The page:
A 12-year-old South Carolina boy was fatally shot Friday in what authorities say was an accident during a target-shooting outing.
The victim was identified as Joseph Baily of More, South Carolina. The shooting occurred in the 8400 block of Bay Road in Carroll County’s Lee Township, southeast of Carrollton.
“It was an accident,” county Sheriff Dale Williams said Monday. “It (shooter) was a juvenile. It was a brother. His brother was 11 years old.” ….
“They were actually target shooting,” Carroll County Coroner Mandal Haas said. “They were visiting a friend they knew here in Ohio. This was real ammunition. It was a head wound.”
The weapon was a handgun.
“The 11-year-old picked up a weapon off of a picnic table,” Sheriff Williams said. “He accidentally shot it.”
While the shooting was accidental, Carroll County authorities, however, could file criminal charges. Those charges could be filed against who ever failed to secure the weapon.
Too little, too late. And check this one out from Georgia. CBS46.com Atlanta: Road rage suspect points gun at car, police let him go free.
A motorcycle driver who was caught on camera pulling out a gun and pointing it at another driver Sunday was allowed to go free, and a witness wants to know why.
It happened on State Highway 54 in Coweta County near the Fayette County line. To the man who captured the incident on his private dashboard camera, it looked like an incident of road rage, plain and simple.
The witness who recorded the video is a former Georgia police officer. CBS46 News is protecting his identity because of the nature of his current work. He said it’s his opinion that the motorcycle driver put everyone near him in danger. If the rider felt threatened, it appeared he had the power to get away from the situation, the witness said.
“Drawing a firearm, in just about every case, should be an absolute last resort. It seems like it was this guy’s first resort,” said the witness.
The witness followed the motorcycle while on the phone with 911 and helped police catch up with him. The rider was put in handcuffs, but in a surprise move, Coweta County Sheriff’s deputies decided to let him go.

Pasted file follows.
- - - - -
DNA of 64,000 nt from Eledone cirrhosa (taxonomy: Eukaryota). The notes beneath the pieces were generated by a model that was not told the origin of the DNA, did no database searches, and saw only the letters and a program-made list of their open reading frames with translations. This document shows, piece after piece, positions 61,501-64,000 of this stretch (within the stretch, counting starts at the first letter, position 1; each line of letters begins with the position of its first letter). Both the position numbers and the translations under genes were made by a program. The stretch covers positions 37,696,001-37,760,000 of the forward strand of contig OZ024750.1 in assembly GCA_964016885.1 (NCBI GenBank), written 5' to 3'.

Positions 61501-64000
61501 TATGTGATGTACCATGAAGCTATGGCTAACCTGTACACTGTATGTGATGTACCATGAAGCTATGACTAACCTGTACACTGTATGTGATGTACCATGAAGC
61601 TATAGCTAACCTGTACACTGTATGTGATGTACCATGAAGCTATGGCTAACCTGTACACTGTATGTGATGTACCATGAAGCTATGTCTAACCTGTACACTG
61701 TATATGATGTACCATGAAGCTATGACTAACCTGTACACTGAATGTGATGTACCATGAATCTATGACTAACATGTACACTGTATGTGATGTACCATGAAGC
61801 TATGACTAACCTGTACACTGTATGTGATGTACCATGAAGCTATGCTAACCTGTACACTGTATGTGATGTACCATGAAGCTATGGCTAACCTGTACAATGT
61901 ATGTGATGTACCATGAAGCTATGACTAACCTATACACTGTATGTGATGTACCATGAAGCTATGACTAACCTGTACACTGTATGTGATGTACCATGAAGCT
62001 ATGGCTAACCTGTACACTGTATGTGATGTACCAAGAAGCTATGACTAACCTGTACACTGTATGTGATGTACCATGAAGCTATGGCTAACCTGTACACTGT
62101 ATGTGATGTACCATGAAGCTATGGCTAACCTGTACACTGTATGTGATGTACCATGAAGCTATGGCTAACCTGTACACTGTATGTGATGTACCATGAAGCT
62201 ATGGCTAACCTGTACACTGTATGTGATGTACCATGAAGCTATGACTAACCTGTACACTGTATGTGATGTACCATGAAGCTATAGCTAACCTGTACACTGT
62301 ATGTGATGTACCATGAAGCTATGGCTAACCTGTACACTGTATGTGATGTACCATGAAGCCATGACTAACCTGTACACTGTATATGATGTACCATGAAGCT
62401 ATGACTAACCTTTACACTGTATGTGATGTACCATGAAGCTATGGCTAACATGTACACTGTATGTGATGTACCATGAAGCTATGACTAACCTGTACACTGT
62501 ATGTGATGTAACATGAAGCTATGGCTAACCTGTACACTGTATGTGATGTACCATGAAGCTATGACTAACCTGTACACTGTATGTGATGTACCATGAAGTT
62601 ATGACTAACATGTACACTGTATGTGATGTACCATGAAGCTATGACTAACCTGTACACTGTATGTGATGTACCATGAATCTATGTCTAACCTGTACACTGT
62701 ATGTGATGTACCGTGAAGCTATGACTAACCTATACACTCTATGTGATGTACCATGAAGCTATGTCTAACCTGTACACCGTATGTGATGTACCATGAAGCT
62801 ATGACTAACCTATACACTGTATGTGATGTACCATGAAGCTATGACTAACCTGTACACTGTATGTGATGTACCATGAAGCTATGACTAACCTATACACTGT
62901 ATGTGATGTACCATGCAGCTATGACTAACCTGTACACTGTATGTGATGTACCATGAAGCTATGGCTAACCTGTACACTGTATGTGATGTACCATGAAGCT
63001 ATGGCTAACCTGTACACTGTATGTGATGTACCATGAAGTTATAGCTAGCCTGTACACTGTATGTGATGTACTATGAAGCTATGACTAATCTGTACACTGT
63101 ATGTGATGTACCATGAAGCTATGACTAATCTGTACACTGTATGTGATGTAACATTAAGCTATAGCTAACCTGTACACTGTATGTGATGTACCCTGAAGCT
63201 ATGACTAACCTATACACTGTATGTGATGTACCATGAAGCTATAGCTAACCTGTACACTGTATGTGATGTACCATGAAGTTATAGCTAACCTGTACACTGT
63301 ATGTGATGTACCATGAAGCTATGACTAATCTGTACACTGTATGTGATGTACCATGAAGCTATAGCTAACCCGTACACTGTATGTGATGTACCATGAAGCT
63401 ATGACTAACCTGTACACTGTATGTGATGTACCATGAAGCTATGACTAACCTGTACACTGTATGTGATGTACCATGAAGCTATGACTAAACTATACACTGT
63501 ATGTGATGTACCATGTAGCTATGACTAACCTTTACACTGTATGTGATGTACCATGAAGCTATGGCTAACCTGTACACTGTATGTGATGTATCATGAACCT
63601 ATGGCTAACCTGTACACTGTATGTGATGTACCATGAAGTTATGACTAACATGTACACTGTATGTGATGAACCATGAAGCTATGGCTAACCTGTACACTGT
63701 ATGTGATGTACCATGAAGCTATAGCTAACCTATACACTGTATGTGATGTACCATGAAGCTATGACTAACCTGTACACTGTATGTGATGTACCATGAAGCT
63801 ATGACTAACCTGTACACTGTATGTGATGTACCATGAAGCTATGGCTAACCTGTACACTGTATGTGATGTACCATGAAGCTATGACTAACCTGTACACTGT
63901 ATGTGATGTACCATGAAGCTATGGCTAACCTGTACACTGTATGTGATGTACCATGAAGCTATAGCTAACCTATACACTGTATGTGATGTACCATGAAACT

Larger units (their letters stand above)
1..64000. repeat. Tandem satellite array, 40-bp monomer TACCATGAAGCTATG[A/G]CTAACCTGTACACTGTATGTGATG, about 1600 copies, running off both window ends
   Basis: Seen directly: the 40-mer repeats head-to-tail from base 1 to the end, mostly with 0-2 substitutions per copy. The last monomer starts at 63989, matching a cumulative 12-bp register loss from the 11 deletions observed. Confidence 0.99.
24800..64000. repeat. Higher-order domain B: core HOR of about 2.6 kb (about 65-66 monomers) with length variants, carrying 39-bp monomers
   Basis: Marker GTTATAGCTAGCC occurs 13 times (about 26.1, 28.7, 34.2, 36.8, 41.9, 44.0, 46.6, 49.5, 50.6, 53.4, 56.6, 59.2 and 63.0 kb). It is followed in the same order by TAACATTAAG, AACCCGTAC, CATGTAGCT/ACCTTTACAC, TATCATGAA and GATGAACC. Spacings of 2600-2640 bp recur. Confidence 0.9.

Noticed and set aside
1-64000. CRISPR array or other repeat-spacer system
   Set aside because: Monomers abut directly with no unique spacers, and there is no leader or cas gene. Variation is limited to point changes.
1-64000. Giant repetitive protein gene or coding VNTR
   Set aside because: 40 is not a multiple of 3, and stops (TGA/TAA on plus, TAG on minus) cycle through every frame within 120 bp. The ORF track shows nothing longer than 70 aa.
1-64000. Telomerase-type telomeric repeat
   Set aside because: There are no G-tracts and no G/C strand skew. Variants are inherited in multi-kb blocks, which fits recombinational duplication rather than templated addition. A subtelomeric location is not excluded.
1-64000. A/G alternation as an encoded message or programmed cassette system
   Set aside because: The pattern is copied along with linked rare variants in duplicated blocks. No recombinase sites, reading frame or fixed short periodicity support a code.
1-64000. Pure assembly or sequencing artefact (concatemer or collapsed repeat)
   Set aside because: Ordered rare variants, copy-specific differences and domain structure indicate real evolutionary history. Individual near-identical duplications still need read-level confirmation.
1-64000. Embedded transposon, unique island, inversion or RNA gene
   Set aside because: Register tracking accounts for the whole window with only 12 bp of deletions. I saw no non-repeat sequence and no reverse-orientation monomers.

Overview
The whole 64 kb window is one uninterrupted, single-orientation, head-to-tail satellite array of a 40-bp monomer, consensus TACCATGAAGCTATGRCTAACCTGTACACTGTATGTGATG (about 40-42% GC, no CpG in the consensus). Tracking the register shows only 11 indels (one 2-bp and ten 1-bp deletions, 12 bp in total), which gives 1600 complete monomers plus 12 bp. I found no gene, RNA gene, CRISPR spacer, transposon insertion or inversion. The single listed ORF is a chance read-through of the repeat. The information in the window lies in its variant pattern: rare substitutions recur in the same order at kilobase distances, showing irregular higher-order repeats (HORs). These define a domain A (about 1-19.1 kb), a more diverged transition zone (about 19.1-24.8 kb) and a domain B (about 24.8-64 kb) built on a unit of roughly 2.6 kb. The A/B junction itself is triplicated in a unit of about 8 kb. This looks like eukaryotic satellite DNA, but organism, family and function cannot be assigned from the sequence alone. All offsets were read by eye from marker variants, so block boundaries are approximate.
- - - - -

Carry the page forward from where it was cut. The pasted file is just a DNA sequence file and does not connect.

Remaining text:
“This guy is college-age. We know what just happened in Oregon. How do you not take a firearm out of the hand of a guy who’s going to behave this way- who’s going to act this reckless?” asked the witness.
So what was their reason for not arresting him? The witness said deputies told him they didn’t think the people in the black car would be in town to testify at the first appearance in court. It’s an excuse the former police officer said he’s not buying.
Nice. The guy who got off scot-free could be the next mass murderer.
But what about when gun victims are shot by the police? Ordinarily, I don’t agree with Connor Friedersdorf, but he has a great piece in The Atlantic: Police in California Killed More Than 610 People Over 6 Years.
The ACLU of Southern California has been working to understand how many people have been killed by law enforcement in America’s most populous state. What they found is alarming. Over a six-year period that ended in 2014, California’s Department of Justice recorded 610 instances of law enforcement committing homicide “in the process of arrest.”
That figure is far from perfect. It excludes some homicides in 2014 that are still being investigated. And it understates the actual number of people killed by police officers and sheriffs deputies in other ways. For example, after Dante Parker was mistaken for a criminal, stunned with a Taser at least 25 times, hog-tied face down, and denied medical care, California authorities classified his death as “accidental.”